Tag Archives: Revitalization

Main Street Now Conference

Join your fellow commercial district revitalization professionals for three exciting days of education sessions, mobile tours, special events, and plenty of opportunities for exploring all the great things Pittsburgh and the surrounding area has to offer. Attendees will explore how Main Streets can position themselves at the forefront of the new economy, dive into the critical intersection of health and place, discover how commercial districts can be drivers of equity and inclusion, and more. Learn more and register... Read more

Cornerstone: Understanding Neighborhood Change

​Why do some neighborhoods become “hot,” some stay much the same, and others decline? Factors such as location, housing stock, schools, community organizations and more can affect a neighborhood’s trajectory. Understanding why the same activities seem to make a difference in one area, and little or no difference – or even have a negative impact — in another is critical to developing an effective revitalization strategy. Alan Mallach, a senior fellow with the Center for Community Progress, will discuss his... Read more

The Great “Innovation” Rebrand of West Baltimore

On a blighted section of Baltimore’s North Avenue not far from the Maryland Institute College of Art, a public housing project, unoccupied for almost two years, is currently being torn down. Built in the 1970s, the 27-building complex that came to be known as Murder Mall is being cleared away to make room for a $100 million mixed-use development project that will break ground in one to two years from now. When complete, it will include between 300 and 500... Read more

Housing Market Revival is Key to Detroit’s Economic Recovery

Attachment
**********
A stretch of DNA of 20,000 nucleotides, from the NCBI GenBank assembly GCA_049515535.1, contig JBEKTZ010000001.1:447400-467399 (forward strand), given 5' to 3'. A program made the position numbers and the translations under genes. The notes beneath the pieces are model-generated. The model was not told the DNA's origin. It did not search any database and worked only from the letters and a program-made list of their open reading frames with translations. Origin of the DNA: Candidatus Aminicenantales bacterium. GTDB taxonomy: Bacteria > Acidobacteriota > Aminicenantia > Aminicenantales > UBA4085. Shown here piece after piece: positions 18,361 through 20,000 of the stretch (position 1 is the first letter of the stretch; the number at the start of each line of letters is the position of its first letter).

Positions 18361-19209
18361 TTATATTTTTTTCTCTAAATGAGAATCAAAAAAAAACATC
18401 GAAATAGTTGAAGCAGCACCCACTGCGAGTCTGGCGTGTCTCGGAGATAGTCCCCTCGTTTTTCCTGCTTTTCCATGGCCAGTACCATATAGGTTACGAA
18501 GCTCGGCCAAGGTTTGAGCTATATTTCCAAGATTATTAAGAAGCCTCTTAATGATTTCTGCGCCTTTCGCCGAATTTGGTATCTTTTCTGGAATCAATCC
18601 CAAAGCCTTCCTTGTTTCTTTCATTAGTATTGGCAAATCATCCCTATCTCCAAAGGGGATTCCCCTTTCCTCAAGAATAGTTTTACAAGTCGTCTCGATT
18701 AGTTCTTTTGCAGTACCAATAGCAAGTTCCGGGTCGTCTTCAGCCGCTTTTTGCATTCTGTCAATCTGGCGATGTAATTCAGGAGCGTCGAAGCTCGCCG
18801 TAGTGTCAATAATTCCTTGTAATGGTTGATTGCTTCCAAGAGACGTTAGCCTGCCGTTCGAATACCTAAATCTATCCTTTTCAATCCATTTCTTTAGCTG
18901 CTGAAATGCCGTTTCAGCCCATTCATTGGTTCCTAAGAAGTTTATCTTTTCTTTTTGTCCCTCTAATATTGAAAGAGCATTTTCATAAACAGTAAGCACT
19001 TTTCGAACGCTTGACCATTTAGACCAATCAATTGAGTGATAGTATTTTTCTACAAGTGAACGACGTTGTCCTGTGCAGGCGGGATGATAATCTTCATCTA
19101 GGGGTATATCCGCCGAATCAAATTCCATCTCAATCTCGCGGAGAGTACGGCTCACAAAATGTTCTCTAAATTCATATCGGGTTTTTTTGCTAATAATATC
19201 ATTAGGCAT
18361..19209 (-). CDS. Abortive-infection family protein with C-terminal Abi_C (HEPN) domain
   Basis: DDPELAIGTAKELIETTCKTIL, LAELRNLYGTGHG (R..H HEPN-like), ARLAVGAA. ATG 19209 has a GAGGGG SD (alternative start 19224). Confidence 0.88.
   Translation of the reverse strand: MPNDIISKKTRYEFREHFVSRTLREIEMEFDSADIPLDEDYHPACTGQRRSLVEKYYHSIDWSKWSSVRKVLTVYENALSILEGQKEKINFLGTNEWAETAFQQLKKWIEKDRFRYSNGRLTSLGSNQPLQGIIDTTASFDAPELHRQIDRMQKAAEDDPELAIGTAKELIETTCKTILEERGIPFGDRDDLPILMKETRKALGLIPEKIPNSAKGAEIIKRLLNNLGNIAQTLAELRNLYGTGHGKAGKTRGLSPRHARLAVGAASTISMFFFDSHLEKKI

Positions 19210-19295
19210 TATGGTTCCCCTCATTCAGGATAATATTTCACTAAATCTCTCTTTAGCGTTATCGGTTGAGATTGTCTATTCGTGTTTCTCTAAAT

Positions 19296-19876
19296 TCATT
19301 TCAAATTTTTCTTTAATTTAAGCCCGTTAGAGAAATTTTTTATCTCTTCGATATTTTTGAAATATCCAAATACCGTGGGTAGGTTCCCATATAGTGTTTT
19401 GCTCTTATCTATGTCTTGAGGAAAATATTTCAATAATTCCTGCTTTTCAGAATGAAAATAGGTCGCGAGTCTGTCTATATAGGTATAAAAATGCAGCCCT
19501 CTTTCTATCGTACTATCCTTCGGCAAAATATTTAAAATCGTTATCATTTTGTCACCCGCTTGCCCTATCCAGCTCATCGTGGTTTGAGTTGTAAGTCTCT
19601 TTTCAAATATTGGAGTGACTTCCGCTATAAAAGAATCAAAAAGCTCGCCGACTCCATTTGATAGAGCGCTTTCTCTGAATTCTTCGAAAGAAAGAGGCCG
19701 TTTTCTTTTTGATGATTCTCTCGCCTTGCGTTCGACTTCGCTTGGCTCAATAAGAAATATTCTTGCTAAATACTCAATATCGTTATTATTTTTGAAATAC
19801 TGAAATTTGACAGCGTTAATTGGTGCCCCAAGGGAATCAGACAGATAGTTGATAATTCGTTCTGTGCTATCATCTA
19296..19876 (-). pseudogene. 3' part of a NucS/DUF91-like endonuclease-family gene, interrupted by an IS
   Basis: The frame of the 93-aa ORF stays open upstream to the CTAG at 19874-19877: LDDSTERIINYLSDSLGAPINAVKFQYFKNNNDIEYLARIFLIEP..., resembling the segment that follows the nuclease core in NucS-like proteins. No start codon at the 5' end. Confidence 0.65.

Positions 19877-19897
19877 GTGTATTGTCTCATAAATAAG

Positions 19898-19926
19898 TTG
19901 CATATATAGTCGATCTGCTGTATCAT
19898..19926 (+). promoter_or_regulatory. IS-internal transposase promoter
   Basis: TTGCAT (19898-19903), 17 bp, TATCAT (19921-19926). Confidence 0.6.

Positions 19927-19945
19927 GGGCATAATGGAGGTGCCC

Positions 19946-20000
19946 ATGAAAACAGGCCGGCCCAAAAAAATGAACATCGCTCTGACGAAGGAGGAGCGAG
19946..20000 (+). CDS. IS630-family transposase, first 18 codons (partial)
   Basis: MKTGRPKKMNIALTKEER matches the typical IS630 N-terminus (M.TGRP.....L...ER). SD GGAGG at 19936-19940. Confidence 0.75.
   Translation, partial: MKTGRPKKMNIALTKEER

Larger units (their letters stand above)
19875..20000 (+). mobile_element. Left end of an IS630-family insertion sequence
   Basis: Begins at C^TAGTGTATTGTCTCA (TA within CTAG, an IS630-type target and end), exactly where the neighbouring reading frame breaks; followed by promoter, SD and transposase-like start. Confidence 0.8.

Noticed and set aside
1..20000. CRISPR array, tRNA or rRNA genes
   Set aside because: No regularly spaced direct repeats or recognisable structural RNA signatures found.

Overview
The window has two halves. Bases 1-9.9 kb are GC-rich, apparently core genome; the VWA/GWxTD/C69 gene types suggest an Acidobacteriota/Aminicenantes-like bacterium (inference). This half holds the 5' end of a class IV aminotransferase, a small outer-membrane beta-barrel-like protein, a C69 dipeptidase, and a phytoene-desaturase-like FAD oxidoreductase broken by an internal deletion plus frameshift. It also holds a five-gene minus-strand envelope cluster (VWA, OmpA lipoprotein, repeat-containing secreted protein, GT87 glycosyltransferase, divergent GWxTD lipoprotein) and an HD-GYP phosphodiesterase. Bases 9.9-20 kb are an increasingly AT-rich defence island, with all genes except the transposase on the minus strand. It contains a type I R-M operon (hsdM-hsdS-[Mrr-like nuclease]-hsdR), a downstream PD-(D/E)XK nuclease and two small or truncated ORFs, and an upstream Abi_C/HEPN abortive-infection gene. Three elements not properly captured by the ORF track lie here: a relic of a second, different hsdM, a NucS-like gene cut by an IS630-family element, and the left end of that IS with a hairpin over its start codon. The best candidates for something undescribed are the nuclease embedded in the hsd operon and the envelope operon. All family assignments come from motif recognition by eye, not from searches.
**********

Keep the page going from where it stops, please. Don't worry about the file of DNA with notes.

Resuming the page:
A healthy housing market builds current residents’ wealth, attracts new residents, stabilizes neighborhoods, and generates revenue for local government. Although Detroit’s housing market has been plagued by weak demand, an oversupply of aging and dilapidated housing stock, and a lack of sufficient income and access to capital for potential homebuyers, emerging trends and innovative practices are moving the city toward greater economic recovery. Read more... Read more

Detroit’s El Moore Building Gets An Eco-Friendly Rehab

​ The El Moore was built in 1898 as eight luxury apartments—unusual for a neighborhood then dominated by large single-family houses. After falling into disrepair, local preservationists wanted to create a place that would contribute to the community. So they came up with the idea of a combination of apartments and hotel rooms. The dual setup creates an interactive community experience, where visitors could meet residents and spend time in a Detroit neighborhood. Read more... Read more

The Limits of Café Urbanism

Locally owned restaurants are responsible for a large amount of the resurgence in comeback neighborhoods. They are a fundamental source of the increased sales and property tax revenue, and scholars have argued that café urbanism can be an engine for the broader success of the surrounding metropolitan area. But what if, over the next few years, it starts to peter out? Read more... Read more

Philadelphia Has a New Plan for Its 43,000 Vacant Lots

The Philadelphia Land Bank’s new strategic plan is an attempt at balance. The document shows the potential transformation of vacant or underused lots into housing of all kinds, mixed-use development, community gardens and side yards. It sets a target of returning nearly 2,000 properties to productive use over the next five years, with more than 1,200 of those expected to become homes, 650 of which are intended to be affordable for low-income Philadelphians. Read more... Read more
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